I am learning that when he has the freedom to move it is always to build something beautiful.

Though the mountains be shaken
and the hills be removed,
yet my unfailing love for you will not be shaken
nor my covenant of peace be removed,
says the LORD, who has compassion on you.

Afflicted city, lashed by storms and not comforted,
I will rebuild you with stones of turquoise,
your foundations with lapis lazuli.
I will make your battlements of rubies,
your gates of sparkling jewels,
and all your walls of precious stones.
All your children will be taught by the LORD,
and great will be their peace.

"Free! The word and the thought alone were worth fifty blankets." ~ Kenneth Grahame


emily wierenga said...

oh misha. i've missed you. i find home here in your blog. in the Lord we serve together. i'm praying God makes my current house feel more like home; for some reason, that feeling has fled, and i'm desperate for it to return. any suggestions on how to make a house feel more like a home? bless you friend, as you seek these jewels of the kingdom.

Anonymous said...

I have been in a painful internal battle of wills, so to speak, with God. I have spent my life fighting hard for security, control, order... and He is trying to wrest it from me in order to replace it with, as you said, FREEDOM. But I am afraid and the struggle is incredibly hard.

Misha Leigh. said...

Oh Emily - That is one of my favourite things to chat about. I love creating home. : ) There is so much I could say, but also remember to give yourself heaps of grace, too. It is a whole different ball-game with little guys A.'s age! At that point I was just playing the survival game! But I would love to email chat about it. : )

Kika - I hear you. I hear you and I am with you and I agree. I keep pleading with him to change my heart.

Nikki said...

This is such a poignant piece to read on New Year's Eve. It challenges my heart in so many ways; I am such a creature of comfort, routine, and stability. The past 17 months of marriage have been the tiniest taste of the freedom that comes from trusting the man I married--and also of the conflict and pain that follows when I fear and refuse and turn into my own little shell. It's amazing to think of how this is a tiny microcosm, a tiny shadow, of the relationship Jesus has with those who love Him. I pray for freedom to trust and stretch my arms and heart and faith into the unknown!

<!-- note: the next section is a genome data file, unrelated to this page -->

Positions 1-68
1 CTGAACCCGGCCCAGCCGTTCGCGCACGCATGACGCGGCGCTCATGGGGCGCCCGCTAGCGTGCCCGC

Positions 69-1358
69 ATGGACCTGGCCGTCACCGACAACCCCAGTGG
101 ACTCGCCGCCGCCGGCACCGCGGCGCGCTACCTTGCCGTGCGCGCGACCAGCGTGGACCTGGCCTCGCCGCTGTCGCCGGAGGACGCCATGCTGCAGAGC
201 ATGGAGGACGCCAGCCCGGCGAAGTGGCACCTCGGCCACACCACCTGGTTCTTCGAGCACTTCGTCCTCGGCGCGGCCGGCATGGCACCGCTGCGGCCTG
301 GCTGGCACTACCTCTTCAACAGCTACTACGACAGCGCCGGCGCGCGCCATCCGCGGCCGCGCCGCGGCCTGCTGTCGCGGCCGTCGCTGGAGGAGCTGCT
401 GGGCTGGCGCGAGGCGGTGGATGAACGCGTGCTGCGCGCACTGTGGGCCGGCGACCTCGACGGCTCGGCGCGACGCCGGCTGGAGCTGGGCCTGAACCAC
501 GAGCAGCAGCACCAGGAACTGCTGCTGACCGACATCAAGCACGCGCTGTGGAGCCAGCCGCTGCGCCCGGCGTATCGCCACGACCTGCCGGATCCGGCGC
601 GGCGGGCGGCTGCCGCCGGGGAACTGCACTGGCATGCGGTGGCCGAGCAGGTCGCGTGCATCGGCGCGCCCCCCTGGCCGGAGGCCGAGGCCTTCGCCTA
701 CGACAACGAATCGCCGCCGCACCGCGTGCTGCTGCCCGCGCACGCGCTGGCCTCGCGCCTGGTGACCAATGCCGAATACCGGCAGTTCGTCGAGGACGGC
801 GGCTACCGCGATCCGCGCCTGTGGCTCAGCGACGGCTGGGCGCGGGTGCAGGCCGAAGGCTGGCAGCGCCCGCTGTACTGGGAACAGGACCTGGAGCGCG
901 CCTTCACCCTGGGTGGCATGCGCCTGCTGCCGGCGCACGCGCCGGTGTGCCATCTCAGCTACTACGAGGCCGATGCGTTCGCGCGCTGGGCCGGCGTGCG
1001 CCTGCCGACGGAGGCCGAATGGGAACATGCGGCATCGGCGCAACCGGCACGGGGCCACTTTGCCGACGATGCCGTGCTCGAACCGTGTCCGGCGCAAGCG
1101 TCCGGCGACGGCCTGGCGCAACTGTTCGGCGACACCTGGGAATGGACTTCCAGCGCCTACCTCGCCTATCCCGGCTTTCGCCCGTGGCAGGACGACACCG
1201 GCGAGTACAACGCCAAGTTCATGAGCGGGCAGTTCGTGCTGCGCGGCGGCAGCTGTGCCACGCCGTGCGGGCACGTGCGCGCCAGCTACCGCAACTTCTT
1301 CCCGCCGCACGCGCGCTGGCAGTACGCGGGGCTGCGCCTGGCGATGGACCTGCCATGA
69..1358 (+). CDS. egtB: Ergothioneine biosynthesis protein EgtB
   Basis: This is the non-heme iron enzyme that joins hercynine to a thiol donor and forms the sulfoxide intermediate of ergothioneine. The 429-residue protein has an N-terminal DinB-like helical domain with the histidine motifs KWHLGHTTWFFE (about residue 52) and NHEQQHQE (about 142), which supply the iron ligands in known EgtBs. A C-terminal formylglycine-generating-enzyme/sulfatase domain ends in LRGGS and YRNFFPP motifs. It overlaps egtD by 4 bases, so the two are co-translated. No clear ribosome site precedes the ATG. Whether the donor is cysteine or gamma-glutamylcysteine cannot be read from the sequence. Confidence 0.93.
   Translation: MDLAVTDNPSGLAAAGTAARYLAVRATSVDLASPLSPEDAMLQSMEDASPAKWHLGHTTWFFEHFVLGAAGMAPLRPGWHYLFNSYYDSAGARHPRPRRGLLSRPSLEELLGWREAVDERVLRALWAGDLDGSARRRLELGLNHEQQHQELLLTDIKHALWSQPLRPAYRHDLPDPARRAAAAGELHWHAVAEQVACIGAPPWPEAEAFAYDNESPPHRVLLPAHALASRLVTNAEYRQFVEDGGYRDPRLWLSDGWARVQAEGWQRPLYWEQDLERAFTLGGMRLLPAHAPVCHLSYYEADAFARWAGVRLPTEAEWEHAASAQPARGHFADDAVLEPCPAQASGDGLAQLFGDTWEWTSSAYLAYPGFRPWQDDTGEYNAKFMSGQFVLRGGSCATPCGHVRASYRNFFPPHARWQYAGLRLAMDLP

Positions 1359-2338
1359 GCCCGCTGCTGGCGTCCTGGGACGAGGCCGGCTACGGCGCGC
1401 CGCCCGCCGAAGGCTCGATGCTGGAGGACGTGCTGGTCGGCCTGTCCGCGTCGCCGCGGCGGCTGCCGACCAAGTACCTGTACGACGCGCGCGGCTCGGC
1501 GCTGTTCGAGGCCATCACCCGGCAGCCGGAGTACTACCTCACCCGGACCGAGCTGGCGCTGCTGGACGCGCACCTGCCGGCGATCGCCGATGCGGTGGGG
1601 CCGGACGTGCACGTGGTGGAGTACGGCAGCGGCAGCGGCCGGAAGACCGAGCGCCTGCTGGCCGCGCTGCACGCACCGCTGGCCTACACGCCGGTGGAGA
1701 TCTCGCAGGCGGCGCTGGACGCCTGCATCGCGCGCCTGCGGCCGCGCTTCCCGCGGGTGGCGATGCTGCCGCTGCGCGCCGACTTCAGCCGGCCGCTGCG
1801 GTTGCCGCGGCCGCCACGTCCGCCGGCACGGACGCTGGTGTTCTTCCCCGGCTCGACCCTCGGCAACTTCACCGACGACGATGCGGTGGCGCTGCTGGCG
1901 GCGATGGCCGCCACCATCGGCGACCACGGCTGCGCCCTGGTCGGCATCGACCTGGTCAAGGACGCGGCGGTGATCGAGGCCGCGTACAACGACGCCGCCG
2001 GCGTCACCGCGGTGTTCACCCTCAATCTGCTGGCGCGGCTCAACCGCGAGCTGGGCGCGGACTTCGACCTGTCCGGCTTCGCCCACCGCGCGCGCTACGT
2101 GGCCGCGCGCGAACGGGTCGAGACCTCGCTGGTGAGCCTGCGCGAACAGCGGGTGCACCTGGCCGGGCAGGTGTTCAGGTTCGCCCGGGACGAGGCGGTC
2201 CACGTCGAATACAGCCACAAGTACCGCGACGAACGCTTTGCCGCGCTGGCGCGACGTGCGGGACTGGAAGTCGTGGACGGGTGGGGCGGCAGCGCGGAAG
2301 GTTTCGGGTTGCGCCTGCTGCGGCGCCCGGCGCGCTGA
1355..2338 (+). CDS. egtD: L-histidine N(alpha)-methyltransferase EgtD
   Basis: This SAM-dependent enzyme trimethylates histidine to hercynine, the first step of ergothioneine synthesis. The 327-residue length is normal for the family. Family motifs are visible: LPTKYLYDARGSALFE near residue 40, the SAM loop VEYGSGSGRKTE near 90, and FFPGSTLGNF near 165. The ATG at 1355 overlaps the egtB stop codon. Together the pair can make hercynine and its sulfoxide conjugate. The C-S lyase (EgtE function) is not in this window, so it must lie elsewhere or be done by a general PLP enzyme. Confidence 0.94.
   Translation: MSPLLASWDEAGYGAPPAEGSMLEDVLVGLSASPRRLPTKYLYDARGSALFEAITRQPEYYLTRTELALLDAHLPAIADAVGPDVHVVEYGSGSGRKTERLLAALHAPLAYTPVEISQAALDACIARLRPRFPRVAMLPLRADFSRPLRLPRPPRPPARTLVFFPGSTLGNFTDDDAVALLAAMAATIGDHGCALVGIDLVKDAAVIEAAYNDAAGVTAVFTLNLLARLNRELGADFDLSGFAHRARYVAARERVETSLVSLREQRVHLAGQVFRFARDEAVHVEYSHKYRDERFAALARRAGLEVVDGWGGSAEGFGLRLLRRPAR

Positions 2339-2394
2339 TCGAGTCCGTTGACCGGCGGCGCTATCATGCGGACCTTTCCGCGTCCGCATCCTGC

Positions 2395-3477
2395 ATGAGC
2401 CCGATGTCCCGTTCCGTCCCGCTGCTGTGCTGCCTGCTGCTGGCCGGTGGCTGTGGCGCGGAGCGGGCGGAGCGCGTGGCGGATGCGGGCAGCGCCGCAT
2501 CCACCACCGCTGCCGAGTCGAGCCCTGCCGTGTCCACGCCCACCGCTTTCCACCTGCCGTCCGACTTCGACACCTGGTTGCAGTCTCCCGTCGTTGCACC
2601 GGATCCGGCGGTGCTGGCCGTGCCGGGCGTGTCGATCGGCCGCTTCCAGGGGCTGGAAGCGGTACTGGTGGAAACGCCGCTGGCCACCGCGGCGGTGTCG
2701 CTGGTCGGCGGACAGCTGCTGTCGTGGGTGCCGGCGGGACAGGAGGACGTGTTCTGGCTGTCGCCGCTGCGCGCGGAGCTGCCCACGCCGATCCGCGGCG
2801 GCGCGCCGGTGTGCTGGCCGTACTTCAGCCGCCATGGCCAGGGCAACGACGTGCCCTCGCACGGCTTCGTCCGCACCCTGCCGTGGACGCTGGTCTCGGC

corli said...

These words are beautiful, powerful, uplifting. They speak to me where I am. I will be reading it a couple more times - and I feel excited about freedom! Thank you, from one homebody to another.

Lael said...

Oh, these lines in Isaiah have been my hope and refuge in the last few months! I've been finding myself clinging to a piece of paper with verses 11-17 written out in the Message, hanging onto what I need to believe in my heart from these words. Your thoughts are always a blessing to hear and read, Misha. I am beginning to pray about God's word for me over this coming year...I see clearly that last year's was Provision. I hope we can catch up face to face soon! Love to you.

Chelle said...

This year is sure to be full of polishing and sparkling and shining brighter than ever, my beautiful friend. I love the word Jesus has laid on your heart for the year as well as every line + heartbeat of this post .
Praying Jesus will lay a word for the year on my heart...

Jessica said...

This is beautiful. I always love to read your thoughts. I am clinging to that hope for something beautiful.

Kirsty Lee said...

positively challenging, and this "But instead, our challenge is to love, forgive and care. To bless by being secure and moving out of that security to give. To express what we have received and thereby become an expression of ourselves: freedom to unconditionally love." My theme this year "letting go"